În ceea ce urmează sunt prezentate două atitudini diametral diferite. Zimbardo o numeşte pe cea de-a doua eroică. Eu cred că e una normală. De multe ori ni se spune „nu fă pe eroul” sau „ce te bagi, nu-i treaba ta” sau „nu eşti tu cu asta”. Dacă nu sunt „eu” cu asta, nu eşti nici „tu”, nu suntem nici „noi”. Şi aşa este lumea dominată de cei răi, cei nesimţiţi, violenţi, mincinoşi, ucigaşi, etc. Aşa dispare opinia publică şi aşa ajungem sub dominaţia unora care impun standarde de genul „fac ce vor muşchii mei” sau „nu mă interesează de alţii” sau „eu, eu şi numai eu”. Şi ne mirăm că ţara noastră se duce pe rîpă, că oamenii preferă să lupte în altă ţară unde mai au o speranţă că lucrurile stau un pic altcumva în ciuda faptului că încep de la zero. Rămîne întrebarea: dacă tot nu putem pleca toţi, ce e de făcut?
As he stepped away from the cab, four scruffy-looking youths surrounded him and said, “Give us your money.” He did. Then one of them took a pistol and beat him over the head. Rudd fell into the gutter, just a few steps from home. For seven hours on the fashionable East Side of New York, he lay on that street. He was semi-conscious. A whole parade of people went by: milkmen, people coming home from parties, people going out to work on an early shift. As they passed by him, he kept saying, “Help me, help me.” They would shrug and look the other way. His wife, worried sick, finally called the police. They came and found him at 7:00 the next morning.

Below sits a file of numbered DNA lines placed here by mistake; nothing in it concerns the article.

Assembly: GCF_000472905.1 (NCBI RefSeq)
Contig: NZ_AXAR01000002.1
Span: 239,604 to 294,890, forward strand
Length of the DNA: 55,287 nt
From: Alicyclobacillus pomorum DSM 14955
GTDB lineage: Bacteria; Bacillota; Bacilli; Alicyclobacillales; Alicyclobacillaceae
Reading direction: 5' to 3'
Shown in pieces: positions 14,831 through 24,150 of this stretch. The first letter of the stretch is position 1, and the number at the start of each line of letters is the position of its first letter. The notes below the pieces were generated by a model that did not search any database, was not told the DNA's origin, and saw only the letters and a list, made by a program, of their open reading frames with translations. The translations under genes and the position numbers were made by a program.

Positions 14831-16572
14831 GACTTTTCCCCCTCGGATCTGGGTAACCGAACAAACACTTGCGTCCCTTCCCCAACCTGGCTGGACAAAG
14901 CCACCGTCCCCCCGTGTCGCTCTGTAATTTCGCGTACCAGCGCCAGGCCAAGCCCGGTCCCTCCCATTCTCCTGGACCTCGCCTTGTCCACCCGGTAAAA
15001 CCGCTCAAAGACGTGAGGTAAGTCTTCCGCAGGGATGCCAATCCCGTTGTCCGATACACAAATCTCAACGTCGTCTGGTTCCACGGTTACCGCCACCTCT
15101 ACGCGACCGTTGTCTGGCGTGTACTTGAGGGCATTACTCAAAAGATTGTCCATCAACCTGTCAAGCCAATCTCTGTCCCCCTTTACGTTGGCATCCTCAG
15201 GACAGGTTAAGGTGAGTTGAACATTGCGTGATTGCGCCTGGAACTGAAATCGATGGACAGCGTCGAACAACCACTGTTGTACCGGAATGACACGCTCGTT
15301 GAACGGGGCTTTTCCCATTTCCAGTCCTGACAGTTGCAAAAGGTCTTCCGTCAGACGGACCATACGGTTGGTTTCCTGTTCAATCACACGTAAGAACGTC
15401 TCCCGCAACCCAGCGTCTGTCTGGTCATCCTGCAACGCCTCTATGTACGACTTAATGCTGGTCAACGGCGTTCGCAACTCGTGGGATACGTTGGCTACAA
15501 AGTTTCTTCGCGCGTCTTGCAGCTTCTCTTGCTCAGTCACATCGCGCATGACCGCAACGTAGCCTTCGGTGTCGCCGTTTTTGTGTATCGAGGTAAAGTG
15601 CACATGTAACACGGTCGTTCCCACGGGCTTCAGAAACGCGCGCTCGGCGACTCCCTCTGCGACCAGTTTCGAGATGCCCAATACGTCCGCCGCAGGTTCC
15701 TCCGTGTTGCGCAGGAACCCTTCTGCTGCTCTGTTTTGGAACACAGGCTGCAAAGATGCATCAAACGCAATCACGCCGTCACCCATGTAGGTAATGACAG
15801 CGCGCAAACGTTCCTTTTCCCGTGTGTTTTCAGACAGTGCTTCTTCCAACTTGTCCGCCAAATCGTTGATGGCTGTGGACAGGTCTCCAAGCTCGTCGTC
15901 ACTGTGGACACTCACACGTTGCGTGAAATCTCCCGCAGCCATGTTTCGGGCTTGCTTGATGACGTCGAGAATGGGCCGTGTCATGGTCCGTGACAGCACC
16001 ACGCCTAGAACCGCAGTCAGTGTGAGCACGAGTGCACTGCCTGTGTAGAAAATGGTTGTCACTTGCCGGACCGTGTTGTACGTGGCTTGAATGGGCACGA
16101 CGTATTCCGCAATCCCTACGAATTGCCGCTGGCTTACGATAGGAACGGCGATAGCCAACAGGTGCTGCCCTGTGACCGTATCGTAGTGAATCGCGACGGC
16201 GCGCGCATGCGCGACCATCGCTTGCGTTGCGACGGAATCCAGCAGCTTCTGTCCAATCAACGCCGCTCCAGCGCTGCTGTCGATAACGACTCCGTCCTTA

On Monday, August 9, 1993, a thirty-one-year-old woman, Sophia White, burst into the hospital nursery at UCLA Medical Center in Los Angeles, wielding a .38-caliber handgun. She had come gunning for Elizabeth Staten, a nurse whom she accused of stealing her husband. White fired six shots, hitting Staten in the wrist and stomach. Staten fled, and White chased her into the emergency room, . . . firing once more. There, with blood on her clothes and a hot pistol in her hand, the attacker was met by another nurse, Joan Black, who did the unthinkable. Black walked calmly to the gun-toting woman, hugged her, and spoke comforting words. The assailant said she didn’t have anything to live for, that Staten had stolen her family. “You’re in pain,” Black said. “I’m sorry~but everybody has pain in their lives . . . I understand, and we can work it out.” As they talked, the hospital invader kept her finger on the trigger. Once she began to lift the gun as if to shoot herself. Nurse Black just pushed her arm down and continued to hold her. At last Sophia White gave the gun to the nurse.